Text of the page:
Liu Xiaobo and his wife, Liu Xia, had suffered oppression and imprisonment for years. While he was serving an 11-year prison sentence, she was under house arrest, though not convicted of any crime. The couple were denied their request to come to America for his last days, despite American and German doctors' statement that he was strong enough to travel. Now, in the wake of his death from cancer, there is fear Liu Xia, Liu's widow, is still watched and oppressed.
According to AP, more than 12 young guards stand by her apartment compound, blocking entrances and filming people who approach while plainclothes agents sit outside the main gate. There are no supporters near the compound, AP said. Friends who were able to keep even minimal contact are cut off from communicating with Liu Xia.
Tienchi Martin-Liao, president of the Independent Chinese PEN Center, said, “Before we were able to at least see her weekly through video chat on a friend’s phone. Now she’s been completely cut off. What crimes has she committed to be surveilled, controlled and humiliated?” Liu Xia and her closest circle are not speaking, having "gone quiet." According to Martin-Liao, it is rumored that authorities forced her to go to the province of Yunnan on vacation, where friends live.
The government said that a small memorial service for Liu was attended by his wife and friends, but, according to Mo Zhixu, a friend and writer, the attendees in the released photographs look like security agents who monitor Liu Xia's life. He said, "not a single one of his real friends were there," and thinks the service was a performance put on by authorities.
Xiaobo's body was cremated, and his ashes released into the ocean. Cremation is traditionally a cruel practice in Chinese culture that denies the deceased a burial place. Liu’s supporters said that the act was meant to erase him and his political views from China, while preventing a memorial site.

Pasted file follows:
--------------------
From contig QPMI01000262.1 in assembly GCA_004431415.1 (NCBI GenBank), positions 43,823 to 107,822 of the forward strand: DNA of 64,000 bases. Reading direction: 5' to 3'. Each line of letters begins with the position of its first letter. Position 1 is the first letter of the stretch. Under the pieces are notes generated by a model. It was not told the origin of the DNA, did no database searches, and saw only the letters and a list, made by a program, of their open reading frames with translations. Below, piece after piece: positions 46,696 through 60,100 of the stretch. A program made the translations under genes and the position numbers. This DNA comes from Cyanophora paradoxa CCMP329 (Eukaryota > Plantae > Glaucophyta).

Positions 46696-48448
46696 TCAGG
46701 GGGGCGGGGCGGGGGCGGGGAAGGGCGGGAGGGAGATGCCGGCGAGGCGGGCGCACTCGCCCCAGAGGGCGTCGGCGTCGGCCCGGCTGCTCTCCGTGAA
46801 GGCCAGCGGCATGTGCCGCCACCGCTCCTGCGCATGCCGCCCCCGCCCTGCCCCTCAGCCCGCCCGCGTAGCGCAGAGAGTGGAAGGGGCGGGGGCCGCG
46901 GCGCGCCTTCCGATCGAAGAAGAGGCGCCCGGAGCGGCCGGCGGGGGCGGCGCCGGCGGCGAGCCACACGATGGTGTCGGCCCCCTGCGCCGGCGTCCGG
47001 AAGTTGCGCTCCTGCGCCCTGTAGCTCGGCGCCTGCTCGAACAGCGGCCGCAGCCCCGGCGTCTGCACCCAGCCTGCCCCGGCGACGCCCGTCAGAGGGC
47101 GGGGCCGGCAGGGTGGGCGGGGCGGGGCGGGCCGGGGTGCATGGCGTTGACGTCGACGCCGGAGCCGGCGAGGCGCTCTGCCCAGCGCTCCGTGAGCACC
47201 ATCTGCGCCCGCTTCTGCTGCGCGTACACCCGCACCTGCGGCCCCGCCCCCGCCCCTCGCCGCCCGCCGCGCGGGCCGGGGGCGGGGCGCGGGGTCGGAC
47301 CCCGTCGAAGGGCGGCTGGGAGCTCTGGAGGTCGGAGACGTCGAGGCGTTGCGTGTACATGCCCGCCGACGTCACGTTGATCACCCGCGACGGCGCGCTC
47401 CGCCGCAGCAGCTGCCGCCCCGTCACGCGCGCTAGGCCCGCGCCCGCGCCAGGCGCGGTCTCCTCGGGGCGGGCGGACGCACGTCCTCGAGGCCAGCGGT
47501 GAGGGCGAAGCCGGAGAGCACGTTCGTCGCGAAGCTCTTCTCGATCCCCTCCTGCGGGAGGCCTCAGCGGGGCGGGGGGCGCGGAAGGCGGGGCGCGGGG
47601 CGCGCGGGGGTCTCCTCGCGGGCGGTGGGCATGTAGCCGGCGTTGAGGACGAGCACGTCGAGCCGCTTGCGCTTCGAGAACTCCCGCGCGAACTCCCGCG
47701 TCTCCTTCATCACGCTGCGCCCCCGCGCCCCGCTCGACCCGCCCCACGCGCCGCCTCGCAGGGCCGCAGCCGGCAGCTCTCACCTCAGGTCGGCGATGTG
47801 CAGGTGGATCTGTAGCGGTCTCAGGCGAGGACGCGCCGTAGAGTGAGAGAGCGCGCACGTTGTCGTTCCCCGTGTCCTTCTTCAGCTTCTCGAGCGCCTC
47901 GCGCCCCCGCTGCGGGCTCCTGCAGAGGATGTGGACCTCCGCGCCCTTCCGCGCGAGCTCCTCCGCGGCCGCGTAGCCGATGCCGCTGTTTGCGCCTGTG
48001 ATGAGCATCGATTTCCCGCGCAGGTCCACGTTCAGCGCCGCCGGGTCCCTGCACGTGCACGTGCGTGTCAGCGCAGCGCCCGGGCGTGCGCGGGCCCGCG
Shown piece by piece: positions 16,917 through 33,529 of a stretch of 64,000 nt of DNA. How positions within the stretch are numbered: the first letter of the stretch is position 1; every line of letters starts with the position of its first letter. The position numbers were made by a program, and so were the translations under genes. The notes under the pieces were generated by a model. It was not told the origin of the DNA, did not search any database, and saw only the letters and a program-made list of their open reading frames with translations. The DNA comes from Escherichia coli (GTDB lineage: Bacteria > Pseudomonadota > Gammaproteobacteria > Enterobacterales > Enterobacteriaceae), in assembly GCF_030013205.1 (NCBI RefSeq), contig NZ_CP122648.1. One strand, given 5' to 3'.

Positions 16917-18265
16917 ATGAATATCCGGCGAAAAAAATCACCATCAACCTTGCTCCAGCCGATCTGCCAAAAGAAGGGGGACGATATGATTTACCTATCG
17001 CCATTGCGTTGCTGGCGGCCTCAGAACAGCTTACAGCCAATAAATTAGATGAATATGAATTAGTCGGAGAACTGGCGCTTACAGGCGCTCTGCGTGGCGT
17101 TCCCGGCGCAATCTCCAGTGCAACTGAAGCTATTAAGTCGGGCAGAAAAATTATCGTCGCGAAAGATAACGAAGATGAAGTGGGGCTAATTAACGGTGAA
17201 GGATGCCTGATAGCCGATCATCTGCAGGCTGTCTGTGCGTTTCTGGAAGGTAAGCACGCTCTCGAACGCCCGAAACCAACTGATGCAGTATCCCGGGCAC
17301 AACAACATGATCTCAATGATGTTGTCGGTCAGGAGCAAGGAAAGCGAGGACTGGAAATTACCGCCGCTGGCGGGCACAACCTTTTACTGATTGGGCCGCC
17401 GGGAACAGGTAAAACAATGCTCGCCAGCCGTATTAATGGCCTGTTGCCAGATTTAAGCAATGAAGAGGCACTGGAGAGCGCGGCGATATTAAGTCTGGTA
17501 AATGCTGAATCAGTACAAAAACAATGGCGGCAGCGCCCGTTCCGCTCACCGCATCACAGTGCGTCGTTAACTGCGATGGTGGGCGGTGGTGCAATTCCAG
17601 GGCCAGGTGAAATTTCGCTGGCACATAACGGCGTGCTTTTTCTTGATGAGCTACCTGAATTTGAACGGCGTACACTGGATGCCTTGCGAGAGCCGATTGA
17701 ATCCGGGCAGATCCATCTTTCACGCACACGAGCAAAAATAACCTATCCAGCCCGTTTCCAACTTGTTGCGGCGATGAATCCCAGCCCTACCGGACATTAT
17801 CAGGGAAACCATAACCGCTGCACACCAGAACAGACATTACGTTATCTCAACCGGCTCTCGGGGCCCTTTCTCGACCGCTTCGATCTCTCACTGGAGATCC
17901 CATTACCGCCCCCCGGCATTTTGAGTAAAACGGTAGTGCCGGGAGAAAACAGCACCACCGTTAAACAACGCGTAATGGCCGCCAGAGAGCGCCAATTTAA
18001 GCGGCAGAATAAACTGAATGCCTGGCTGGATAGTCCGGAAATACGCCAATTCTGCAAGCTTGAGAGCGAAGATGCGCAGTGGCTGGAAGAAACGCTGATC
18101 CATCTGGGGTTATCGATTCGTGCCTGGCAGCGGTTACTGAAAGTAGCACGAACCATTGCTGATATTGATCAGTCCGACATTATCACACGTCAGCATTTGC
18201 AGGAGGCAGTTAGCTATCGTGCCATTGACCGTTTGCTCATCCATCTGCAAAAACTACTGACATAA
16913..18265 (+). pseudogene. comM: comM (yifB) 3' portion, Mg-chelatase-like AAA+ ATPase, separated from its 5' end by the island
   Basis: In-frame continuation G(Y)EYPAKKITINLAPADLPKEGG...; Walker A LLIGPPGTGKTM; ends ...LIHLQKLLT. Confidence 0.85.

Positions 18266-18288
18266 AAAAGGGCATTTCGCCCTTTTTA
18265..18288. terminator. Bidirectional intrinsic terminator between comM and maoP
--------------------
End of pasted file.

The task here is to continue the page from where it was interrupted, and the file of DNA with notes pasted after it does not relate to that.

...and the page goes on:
But authorities have not been able to stop supporters worldwide from paying their respects to the famous activist. In response to an inhumane burial, people around the world have turned the sea into a memorial. In America, China, England, and Australia, social media accounts show pictures of an empty chair, sometimes placed by the sea. Unable to receive his prize, an empty chair had represented Liu during the the Nobel award ceremony in 2011.
China is censoring internet activity referencing Liu Xiaobo and showing sadness over his death. Authorities arrested activist Jiang Jianjun, after he posted a video of himself throwing a bottle with a message to Liu into the ocean at Tiger Beach, near where Liu's ashes were released.
Though Chinese officials claim Liu Xia is free, the Norwegian Nobel Committee said to Reuters, "We call upon Chinese authorities to lift all restrictions they have put upon her. If she wants to leave China, there is no justification for denying her the opportunity to do so."